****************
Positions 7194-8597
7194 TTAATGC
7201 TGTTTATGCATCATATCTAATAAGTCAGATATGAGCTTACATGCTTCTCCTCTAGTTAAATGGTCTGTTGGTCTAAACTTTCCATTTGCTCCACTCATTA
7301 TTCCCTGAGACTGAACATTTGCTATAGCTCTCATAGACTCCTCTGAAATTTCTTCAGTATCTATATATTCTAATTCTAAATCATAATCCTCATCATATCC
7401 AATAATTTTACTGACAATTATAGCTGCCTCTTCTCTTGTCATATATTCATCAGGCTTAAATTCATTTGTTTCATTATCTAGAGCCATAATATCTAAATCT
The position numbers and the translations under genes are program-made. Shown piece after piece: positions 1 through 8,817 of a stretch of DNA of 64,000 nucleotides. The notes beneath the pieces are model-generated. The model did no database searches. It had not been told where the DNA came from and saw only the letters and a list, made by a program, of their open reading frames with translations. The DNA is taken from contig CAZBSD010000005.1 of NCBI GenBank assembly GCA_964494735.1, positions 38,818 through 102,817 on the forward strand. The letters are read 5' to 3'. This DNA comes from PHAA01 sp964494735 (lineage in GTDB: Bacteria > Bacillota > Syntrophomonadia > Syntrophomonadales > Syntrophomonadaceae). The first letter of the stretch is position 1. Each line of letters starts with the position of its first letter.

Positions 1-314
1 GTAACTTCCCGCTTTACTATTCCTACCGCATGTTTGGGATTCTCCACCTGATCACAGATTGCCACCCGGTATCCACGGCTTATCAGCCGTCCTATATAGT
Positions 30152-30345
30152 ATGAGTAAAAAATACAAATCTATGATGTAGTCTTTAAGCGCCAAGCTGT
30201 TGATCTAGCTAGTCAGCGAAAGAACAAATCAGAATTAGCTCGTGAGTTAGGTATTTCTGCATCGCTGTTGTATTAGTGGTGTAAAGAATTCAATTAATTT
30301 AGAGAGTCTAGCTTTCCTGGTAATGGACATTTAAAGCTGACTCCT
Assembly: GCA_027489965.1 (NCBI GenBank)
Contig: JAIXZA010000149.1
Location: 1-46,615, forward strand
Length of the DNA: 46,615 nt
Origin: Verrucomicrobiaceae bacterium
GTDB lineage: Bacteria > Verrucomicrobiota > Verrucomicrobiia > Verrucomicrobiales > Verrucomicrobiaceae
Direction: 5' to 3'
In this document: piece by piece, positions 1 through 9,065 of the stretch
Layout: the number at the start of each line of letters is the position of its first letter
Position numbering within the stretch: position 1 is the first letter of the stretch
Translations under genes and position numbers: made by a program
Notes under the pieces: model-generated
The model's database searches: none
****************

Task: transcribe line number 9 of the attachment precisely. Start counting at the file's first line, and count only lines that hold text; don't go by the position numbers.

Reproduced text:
Positions 30152-30345